Based on the above research conditions settings, the conflict zone between right-turning vehicles on the secondary-street and opposing through vehicles on the major street can be seen as a single service desk as shown in Figure 1. The secondary-street right-turning vehicles receive service, and headway of opposing through flow provides service. As mentioned in the above assumptions, arrival of right-turning flow follows Poisson distribution, the service time follows Poisson distribution, and a single reception desk system obeys the rule of first comer to be served first, namely, the M/M/1 system.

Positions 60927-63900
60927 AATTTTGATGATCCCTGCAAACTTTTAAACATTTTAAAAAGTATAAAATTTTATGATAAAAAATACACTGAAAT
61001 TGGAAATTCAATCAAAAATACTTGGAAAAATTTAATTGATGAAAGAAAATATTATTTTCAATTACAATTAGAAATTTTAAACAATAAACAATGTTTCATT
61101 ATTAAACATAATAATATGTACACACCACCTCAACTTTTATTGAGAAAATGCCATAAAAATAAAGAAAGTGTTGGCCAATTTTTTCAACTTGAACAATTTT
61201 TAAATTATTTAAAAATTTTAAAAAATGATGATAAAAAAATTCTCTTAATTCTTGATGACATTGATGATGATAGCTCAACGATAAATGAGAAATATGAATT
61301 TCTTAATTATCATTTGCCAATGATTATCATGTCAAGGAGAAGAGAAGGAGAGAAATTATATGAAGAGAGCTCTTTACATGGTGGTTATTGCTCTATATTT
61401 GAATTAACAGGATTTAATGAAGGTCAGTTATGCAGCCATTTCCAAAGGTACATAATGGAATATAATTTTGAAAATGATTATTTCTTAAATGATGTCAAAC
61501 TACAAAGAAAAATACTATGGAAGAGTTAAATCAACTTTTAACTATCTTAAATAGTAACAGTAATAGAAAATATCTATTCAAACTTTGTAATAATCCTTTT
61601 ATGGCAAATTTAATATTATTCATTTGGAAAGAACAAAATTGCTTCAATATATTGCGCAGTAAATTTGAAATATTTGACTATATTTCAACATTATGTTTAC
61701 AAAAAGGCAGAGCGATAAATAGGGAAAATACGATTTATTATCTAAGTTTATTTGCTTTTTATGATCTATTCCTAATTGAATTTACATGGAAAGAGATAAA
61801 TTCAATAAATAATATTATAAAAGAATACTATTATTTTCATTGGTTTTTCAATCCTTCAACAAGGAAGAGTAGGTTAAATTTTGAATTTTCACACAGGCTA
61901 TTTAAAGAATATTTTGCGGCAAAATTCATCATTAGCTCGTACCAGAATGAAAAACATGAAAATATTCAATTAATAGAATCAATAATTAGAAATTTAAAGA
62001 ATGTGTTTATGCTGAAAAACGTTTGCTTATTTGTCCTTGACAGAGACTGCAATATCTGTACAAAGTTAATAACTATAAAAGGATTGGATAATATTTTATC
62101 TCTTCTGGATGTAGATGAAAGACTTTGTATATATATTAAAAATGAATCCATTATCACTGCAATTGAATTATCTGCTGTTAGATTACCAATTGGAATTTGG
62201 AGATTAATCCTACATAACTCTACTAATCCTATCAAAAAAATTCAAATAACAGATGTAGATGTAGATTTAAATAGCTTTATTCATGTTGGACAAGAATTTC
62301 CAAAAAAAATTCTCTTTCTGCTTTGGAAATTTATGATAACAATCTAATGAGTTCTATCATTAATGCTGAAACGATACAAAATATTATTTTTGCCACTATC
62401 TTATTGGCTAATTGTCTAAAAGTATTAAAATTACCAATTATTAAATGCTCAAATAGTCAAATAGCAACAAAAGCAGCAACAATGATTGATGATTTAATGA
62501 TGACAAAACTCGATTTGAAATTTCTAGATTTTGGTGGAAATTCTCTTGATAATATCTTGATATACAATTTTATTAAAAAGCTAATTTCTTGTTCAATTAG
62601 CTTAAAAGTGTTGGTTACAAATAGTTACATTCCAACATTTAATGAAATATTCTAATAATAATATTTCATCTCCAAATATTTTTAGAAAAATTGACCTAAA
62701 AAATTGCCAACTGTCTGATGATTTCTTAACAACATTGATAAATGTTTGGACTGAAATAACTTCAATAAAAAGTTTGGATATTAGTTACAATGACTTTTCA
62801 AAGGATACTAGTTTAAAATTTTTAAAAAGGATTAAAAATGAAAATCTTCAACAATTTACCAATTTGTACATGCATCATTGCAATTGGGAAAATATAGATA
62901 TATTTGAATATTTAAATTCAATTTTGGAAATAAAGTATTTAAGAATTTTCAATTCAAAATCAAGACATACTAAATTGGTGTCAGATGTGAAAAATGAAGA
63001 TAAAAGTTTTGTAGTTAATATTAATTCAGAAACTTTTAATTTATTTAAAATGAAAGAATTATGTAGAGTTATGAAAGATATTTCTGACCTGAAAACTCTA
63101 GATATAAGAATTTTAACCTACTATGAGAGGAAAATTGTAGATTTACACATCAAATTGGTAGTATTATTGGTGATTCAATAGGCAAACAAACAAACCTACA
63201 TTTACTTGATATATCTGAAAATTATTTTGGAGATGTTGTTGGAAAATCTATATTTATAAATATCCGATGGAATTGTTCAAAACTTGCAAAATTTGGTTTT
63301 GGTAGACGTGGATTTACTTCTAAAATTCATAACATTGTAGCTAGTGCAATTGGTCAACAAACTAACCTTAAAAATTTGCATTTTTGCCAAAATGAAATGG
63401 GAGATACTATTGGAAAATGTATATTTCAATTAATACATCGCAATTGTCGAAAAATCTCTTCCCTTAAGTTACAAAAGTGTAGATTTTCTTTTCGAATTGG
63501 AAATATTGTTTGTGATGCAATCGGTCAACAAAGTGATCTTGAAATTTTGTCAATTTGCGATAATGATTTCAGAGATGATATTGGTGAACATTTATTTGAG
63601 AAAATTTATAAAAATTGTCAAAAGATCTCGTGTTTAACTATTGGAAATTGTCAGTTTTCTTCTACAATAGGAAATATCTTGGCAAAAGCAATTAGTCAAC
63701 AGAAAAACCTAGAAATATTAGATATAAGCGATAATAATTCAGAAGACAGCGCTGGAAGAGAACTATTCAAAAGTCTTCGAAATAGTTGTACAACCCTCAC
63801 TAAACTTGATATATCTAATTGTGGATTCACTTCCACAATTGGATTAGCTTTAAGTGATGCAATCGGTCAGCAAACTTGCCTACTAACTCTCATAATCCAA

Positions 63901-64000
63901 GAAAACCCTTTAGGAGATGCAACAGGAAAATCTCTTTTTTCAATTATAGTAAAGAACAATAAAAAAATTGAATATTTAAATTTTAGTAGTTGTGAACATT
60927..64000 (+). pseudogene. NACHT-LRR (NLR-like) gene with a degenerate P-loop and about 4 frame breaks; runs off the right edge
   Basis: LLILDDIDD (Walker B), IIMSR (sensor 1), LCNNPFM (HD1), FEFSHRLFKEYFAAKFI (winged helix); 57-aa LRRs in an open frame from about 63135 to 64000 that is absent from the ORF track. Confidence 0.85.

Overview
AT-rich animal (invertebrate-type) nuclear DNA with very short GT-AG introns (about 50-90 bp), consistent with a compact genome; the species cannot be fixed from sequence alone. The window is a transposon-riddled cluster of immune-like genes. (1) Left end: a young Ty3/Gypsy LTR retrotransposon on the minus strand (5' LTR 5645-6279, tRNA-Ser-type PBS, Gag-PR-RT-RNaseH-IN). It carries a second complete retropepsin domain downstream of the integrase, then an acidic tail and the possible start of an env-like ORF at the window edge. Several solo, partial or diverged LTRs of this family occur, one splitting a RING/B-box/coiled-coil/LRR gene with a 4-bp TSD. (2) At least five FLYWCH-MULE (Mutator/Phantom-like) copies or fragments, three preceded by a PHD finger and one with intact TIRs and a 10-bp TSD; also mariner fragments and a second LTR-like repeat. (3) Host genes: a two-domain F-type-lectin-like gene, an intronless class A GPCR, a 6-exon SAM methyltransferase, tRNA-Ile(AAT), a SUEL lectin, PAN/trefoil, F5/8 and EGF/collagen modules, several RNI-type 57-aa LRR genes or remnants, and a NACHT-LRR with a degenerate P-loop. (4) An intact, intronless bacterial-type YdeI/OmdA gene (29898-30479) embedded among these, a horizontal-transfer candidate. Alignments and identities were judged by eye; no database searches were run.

In this research, the critical accepted headway of right-turning vehicles is , headway of the major-street through vehicles is , and the following headway of right-turning vehicles is . Considering that there is a vehicle queue on secondary-street, then we will have different conditions: when is less than , no right-turning vehicles can merge into major street; when is between and , only one vehicle can cross; when is between and , two vehicles may merge into major street; when , n vehicles may merge into major-street. The headway of major-street flow follows Erlang distribution, and it can be written as where is the arriving rate of major-street vehicles, veh/s; is the distribution parameter, if , the formula above could be simplified as negative exponential distribution; while , headway will follow uniform distribution. In practice, could be determined by and with rounding-off method. The formula may be expressed as where is the observed average headway of major-street flow, s; is the variance of observed headway of major-street flow Consequently, the probability of different headway on major street can be expressed as where   is the probability of headway on the major street that allows vehicles on the secondary street to merge into major-street flow. The probability of different headway is shown in Table 1.